Next Article in Journal
The Biological Impacts of Sitagliptin on the Pancreas of a Rat Model of Type 2 Diabetes Mellitus: Drug Interactions with Metformin
Next Article in Special Issue
Optimizing the Design of Diatom Biosilica-Targeted Fusion Proteins in Biosensor Construction for Bacillus anthracis Detection
Previous Article in Journal
The Role of Beclin 1-Dependent Autophagy in Cancer

Storage Compound Accumulation in Diatoms as Response to Elevated CO2 Concentration

CNRS, BIP, UMR 7281, IMM, FR3479, 31 Chemin J. Aiguier, Aix Marseille Univ., 13 402 Marseille CEDEX 20, France
Author to whom correspondence should be addressed.
Received: 29 November 2019 / Revised: 19 December 2019 / Accepted: 21 December 2019 / Published: 24 December 2019
(This article belongs to the Special Issue The Molecular Life of Diatoms: From Genes to Ecosystems)
Accumulation of reserve compounds (i.e., lipids and chrysolaminarin) in diatoms depends on the environmental conditions, and is often triggered by stress conditions, such as nutrient limitation. Manipulation of CO2 supply can also be used to improve both lipids and carbohydrates accumulation. Given the high diversity among diatoms, we studied the two marine model diatoms—Thalassiosira pseudonana and Phaeodactylum tricornutum, a freshwater diatom, Asterionella formosa, and Navicula pelliculosa—found in fresh- and sea-water environments. We measured the accumulation of reserve compounds and the activity of enzymes involved in carbon metabolism in these diatoms grown at high and atmospheric CO2. We observed that biomass and lipid accumulation in cells grown at high CO2 differ among the diatoms. Lipid accumulation increased only in P. tricornutum and N. pelliculosa grown in seawater in response to elevated CO2. Moreover, accumulation of lipids was also accompanied by an increased activity of the enzymes tested. However, lipid accumulation and enzyme activity decreased in N. pelliculosa cultured in fresh water. Chrysolaminarin accumulation was also affected by CO2 concentration; however, there was no clear relation with lipids accumulation. Our results are relevant to understand better the ecological role of the environment in the diatom adaptation to CO2 and the mechanisms underpinning the production of storage compounds considering diatom diversity. View Full-Text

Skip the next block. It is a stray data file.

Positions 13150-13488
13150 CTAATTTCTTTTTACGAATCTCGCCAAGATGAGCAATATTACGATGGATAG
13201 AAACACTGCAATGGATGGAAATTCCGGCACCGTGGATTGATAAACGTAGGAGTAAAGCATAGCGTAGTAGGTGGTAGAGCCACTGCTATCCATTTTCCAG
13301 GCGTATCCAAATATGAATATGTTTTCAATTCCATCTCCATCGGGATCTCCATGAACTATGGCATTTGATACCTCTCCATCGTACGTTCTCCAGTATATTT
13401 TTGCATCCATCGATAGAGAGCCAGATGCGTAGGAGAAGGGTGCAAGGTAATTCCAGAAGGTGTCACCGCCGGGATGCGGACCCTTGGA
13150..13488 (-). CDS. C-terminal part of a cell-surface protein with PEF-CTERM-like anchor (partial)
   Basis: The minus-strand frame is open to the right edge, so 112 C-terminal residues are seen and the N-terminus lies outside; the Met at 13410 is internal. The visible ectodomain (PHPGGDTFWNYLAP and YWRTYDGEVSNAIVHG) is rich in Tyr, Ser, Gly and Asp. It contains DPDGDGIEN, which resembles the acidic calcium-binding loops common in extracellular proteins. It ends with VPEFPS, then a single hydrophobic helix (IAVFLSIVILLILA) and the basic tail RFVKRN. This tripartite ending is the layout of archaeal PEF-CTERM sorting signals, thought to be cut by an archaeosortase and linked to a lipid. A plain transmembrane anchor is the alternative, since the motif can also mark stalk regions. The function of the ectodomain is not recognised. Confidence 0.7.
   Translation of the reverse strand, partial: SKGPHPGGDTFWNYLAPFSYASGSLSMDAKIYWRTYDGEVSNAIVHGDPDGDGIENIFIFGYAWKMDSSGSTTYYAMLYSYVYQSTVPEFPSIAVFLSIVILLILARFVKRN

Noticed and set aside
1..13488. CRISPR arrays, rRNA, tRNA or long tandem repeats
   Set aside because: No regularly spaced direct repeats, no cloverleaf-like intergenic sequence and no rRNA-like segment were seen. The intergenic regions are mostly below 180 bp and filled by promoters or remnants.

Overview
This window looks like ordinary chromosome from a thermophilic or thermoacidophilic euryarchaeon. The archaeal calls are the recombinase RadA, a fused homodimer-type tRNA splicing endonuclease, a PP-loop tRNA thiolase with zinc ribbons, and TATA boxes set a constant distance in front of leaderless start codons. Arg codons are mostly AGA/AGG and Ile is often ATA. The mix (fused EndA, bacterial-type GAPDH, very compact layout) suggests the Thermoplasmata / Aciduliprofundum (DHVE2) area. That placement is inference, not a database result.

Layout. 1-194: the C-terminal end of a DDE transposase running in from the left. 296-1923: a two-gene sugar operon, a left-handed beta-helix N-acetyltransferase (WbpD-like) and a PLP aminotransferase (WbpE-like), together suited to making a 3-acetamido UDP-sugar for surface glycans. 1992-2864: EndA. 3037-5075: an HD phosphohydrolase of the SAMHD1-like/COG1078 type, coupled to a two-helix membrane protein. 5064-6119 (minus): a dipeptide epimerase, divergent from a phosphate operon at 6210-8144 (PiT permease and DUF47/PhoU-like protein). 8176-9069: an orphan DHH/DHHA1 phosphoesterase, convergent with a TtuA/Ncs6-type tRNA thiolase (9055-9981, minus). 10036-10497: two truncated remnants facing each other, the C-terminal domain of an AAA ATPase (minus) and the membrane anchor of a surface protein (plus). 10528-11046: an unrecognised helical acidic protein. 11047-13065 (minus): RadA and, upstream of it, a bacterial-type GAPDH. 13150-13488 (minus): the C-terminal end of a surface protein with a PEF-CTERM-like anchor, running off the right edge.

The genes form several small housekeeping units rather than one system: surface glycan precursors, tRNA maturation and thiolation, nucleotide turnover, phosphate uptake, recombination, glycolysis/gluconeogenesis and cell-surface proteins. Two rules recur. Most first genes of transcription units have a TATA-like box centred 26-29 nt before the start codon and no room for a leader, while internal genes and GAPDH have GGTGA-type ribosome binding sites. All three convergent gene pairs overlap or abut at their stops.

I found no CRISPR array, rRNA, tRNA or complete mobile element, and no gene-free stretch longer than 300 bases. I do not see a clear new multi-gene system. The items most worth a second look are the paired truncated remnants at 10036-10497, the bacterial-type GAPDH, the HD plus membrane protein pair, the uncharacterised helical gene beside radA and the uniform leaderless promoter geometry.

Keywords: CO2; chrysolaminarin; diatoms; triacylglycerol CO2; chrysolaminarin; diatoms; triacylglycerol
Show Figures

Figure 1

MDPI and ACS Style

Jensen, E.L.; Yangüez, K.; Carrière, F.; Gontero, B. Storage Compound Accumulation in Diatoms as Response to Elevated CO2 Concentration. Biology 2020, 9, 5.

AMA Style

Jensen EL, Yangüez K, Carrière F, Gontero B. Storage Compound Accumulation in Diatoms as Response to Elevated CO2 Concentration. Biology. 2020; 9(1):5.

Chicago/Turabian Style

Jensen, Erik L., Karen Yangüez, Frédéric Carrière, and Brigitte Gontero. 2020. "Storage Compound Accumulation in Diatoms as Response to Elevated CO2 Concentration" Biology 9, no. 1: 5.

Find Other Styles
Note that from the first issue of 2016, MDPI journals use article numbers instead of page numbers. See further details here.

Article Access Map by Country/Region

Back to TopTop